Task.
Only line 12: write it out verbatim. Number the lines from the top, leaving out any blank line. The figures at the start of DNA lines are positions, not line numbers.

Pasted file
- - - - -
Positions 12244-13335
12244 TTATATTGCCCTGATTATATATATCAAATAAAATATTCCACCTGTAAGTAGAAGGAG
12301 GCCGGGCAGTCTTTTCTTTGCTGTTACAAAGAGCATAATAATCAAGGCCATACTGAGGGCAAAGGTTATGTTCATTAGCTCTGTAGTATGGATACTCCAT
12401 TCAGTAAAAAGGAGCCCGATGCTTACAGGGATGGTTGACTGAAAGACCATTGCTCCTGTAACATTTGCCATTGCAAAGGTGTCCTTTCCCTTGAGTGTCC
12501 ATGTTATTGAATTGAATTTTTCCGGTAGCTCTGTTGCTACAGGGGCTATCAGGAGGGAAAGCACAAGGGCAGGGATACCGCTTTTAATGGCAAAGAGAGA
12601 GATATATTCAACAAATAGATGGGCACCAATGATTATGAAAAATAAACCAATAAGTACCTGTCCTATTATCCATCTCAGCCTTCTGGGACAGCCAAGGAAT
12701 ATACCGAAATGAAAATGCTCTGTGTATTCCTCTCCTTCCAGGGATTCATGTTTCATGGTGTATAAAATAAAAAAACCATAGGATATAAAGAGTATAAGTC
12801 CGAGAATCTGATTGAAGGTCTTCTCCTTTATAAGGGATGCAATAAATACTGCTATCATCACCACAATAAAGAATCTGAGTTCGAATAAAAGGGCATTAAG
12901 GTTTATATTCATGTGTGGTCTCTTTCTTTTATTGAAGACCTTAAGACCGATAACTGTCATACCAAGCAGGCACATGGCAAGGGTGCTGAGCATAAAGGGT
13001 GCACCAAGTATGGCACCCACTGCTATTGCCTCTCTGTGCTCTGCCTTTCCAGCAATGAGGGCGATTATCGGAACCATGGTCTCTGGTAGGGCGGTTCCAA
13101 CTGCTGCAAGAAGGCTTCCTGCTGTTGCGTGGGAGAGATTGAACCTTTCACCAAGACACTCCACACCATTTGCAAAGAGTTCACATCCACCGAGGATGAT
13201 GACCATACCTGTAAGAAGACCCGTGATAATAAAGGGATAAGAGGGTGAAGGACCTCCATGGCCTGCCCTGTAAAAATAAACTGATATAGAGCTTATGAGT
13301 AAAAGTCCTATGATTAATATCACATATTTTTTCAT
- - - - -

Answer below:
13201 GACCATACCTGTAAGAAGACCCGTGATAATAAAGGGATAAGAGGGTGAAGGACCTCCATGGCCTGCCCTGTAAAAATAAACTGATATAGAGCTTATGAGT